It’s been the summer of apprenticeships. They’ve been the focus of congressional committee hearings and White House executive orders. Earlier this week, Education Secretary Betsy DeVos visited Grand Rapids Community College (Michigan) to learn more about apprenticeships and the skilled trades.
The House Higher Education and Workforce Development Subcommittee last week heard from companies and programs that use the apprenticeship model to train workers for open positions. Speakers emphasized that all types of high-quality training programs — including workforce development programs at community colleges — are needed to fill workforce gaps. There are some 6 million job vacancies in the U.S., according to the congressional Joint Economic Committee, which held its own hearing to discuss closing the skills gap in early July.
Tapping all training models will be vital in meeting the workforce needs should President Donald Trump’s $1 trillion infrastructure proposal come to fruition.
Speaking of Trump…he showed his love for apprenticeships in June. During a weeklong apprenticeship push, he visited Wisconsin’s Waukesha County Technical College with his daughter, Ivanka, Labor Secretary Alex Acosta and Wisconsin Gov. Scott Walker.
Trump also signed an executive order that week that devotes more money for apprenticeship programs, and creates a bigger role for private companies in designing those programs. Federal restrictions would be eased to empower “these companies, the unions, industry groups, federal agencies to go out and create new apprenticeships for millions of our citizens,” Trump said in remarks at the White House.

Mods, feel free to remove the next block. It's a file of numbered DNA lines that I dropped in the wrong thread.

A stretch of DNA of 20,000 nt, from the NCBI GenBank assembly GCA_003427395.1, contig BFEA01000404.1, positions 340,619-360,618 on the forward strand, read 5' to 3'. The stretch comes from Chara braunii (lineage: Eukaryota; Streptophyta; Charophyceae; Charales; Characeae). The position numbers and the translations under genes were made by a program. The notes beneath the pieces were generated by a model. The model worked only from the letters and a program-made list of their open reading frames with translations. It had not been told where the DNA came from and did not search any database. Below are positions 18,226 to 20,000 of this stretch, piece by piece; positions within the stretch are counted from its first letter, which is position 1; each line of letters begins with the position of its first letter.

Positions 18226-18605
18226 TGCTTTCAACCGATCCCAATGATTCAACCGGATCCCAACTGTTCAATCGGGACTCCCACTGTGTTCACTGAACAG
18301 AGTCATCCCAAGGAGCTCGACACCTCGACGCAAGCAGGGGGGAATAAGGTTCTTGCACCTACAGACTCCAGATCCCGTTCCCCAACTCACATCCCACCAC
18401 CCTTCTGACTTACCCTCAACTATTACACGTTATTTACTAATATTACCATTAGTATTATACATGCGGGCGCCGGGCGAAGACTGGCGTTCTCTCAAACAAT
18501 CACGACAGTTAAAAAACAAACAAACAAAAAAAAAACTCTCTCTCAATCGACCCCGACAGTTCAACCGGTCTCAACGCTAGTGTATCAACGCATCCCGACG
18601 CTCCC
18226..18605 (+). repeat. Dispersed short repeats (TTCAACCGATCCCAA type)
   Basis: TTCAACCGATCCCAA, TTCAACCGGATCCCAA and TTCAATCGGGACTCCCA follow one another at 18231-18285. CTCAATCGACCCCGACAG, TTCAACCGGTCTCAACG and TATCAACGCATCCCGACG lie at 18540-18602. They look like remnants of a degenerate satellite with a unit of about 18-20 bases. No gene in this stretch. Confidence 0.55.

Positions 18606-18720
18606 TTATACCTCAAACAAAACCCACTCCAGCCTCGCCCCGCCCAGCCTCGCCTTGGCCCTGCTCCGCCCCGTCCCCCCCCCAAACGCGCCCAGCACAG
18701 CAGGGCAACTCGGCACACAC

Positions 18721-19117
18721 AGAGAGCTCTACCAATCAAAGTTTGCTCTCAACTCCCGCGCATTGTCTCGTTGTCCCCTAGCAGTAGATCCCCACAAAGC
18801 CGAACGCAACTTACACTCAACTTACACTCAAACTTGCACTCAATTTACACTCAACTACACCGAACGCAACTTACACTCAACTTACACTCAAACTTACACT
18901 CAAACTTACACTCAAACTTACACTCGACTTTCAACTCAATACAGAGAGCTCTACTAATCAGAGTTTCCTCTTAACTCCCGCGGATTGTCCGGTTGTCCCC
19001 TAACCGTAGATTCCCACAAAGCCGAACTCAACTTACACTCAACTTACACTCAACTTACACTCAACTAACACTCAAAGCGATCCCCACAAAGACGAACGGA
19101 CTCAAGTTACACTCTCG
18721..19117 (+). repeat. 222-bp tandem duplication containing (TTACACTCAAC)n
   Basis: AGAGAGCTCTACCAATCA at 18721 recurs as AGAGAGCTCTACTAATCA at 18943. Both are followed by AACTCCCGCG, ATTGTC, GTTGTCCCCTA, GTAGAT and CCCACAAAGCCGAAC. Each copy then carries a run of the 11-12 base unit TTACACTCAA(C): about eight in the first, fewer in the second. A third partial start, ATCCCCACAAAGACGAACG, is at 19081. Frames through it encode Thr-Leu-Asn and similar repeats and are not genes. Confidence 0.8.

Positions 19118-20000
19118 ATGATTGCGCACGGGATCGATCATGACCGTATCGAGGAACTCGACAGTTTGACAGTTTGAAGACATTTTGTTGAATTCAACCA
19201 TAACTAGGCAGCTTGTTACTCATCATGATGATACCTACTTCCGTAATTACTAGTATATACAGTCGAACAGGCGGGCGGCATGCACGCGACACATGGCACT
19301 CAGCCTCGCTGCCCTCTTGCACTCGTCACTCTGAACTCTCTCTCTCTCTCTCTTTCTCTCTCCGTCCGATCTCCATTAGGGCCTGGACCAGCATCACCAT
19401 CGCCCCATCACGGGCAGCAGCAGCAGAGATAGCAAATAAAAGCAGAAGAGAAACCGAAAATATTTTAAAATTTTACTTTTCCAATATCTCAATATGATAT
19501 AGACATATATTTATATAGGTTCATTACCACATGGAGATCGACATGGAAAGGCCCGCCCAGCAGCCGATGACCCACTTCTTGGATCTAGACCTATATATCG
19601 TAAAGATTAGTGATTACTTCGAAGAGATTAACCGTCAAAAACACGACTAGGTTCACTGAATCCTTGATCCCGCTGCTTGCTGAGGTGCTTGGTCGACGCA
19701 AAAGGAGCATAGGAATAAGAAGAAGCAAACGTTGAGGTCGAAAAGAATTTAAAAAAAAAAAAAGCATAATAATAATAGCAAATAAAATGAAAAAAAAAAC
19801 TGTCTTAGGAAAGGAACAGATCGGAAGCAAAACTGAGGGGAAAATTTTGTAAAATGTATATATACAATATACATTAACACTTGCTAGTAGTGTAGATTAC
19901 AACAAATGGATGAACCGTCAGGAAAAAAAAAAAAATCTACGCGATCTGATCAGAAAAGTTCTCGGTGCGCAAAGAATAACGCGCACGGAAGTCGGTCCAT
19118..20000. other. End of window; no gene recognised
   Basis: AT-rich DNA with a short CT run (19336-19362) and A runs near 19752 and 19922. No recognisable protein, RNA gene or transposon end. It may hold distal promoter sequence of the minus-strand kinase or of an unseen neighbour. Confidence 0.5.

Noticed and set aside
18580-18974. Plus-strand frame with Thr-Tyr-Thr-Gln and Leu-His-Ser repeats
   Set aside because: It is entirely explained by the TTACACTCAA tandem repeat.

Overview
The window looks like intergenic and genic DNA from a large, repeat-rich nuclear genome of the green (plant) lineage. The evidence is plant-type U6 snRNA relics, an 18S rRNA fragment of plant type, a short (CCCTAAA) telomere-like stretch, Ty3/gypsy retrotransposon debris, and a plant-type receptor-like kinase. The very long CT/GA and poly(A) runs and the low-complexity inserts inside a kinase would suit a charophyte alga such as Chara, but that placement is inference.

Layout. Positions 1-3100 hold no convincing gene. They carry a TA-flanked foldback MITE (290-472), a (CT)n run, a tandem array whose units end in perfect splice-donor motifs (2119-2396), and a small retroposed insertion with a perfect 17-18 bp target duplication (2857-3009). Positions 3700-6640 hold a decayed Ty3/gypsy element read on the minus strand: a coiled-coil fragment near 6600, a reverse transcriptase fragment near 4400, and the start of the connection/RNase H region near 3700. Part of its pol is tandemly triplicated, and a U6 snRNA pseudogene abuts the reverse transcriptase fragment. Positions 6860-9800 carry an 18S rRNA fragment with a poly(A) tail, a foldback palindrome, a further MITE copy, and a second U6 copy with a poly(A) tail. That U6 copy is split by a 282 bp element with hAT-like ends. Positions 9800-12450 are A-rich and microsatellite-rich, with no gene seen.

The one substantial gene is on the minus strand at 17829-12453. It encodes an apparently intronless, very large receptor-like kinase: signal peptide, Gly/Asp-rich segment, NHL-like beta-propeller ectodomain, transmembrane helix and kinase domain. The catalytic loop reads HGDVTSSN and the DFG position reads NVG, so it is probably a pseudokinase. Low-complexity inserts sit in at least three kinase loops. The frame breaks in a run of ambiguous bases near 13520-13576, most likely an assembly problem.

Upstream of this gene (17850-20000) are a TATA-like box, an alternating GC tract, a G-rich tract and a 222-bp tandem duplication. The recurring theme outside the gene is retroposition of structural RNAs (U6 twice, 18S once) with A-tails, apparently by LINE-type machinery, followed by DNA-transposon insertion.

Fighting the stigma
While apprenticeships may help get people in well-paying jobs, there’s still a stigma against acquiring a trade or skill rather than getting a “traditional” degree.
“Apprenticeships and other skilled trades operate largely on word-of-mouth solicitation. The only way the stigmas and doubt surrounding skilled trades and apprenticeships is going to change is by a movement from within the networks using apprenticeships today,” wrote Mark Dunneback, assistant professor of manufacturing at Ferris State University, in an article in CC Daily.
Dunneback did a six-week study on apprenticeship programs operating at community colleges located throughout Michigan. His conclusion? “Today’s program is not your father’s apprenticeship.” Students are offered better support and technology provides colleges with the improved ability to teach skillsets with increasingly transferable value.
“Apprenticeships are hip and current,” Dunneback wrote.
Sending the right signals
While speaking to the Michigan Community College Association last week, DeVos praised community colleges for offering options that help students succeed in “our competitive and constantly changing economy.”
She also called out The Right Signals initiative, which is being led by the American Association of Community Colleges. The initiative “helps employers more fully understand a wide range of credentials, including certificates, degrees, apprenticeships, and badges.”
“This helps develop a better, shared understanding of what students know and can do,” DeVos said.